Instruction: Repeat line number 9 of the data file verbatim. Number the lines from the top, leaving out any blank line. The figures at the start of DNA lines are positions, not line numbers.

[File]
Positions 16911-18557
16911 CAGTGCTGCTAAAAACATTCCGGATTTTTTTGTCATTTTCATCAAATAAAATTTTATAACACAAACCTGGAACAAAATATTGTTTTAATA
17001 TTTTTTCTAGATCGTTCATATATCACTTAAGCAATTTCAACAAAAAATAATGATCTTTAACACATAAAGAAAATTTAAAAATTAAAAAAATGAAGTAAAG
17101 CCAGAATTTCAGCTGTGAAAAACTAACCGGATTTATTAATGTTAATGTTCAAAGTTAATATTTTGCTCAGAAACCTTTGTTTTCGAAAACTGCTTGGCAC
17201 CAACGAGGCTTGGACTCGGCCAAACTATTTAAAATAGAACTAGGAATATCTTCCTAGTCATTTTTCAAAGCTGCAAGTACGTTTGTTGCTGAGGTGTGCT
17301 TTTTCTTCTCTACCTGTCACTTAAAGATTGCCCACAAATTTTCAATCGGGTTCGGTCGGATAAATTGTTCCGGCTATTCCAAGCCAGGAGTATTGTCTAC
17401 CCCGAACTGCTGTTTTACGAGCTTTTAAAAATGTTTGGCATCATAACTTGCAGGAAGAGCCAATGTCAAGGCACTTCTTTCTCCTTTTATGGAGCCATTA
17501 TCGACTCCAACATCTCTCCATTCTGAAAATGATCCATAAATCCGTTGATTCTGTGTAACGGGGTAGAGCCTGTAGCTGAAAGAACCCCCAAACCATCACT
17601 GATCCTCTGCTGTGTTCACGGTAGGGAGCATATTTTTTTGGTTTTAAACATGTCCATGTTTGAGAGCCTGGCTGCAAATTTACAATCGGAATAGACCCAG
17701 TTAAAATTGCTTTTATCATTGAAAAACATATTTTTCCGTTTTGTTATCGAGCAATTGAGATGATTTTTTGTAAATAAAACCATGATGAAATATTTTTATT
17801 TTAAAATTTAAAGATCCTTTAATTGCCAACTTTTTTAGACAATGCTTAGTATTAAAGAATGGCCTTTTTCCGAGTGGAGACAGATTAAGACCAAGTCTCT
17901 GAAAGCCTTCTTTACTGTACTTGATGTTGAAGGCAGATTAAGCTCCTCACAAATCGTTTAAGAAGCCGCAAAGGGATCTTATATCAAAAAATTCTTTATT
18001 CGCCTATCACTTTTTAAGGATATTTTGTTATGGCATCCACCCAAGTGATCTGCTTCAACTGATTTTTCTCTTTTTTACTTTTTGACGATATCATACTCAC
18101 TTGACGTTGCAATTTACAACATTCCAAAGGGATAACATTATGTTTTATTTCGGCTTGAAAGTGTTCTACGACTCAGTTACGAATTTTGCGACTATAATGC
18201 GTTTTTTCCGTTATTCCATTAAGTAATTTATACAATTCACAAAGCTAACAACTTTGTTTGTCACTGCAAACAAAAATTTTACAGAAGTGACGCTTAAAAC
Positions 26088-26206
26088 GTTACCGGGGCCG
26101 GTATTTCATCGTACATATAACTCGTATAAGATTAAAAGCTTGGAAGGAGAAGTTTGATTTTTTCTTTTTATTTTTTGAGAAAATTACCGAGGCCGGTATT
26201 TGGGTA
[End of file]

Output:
17601 GATCCTCTGCTGTGTTCACGGTAGGGAGCATATTTTTTTGGTTTTAAACATGTCCATGTTTGAGAGCCTGGCTGCAAATTTACAATCGGAATAGACCCAG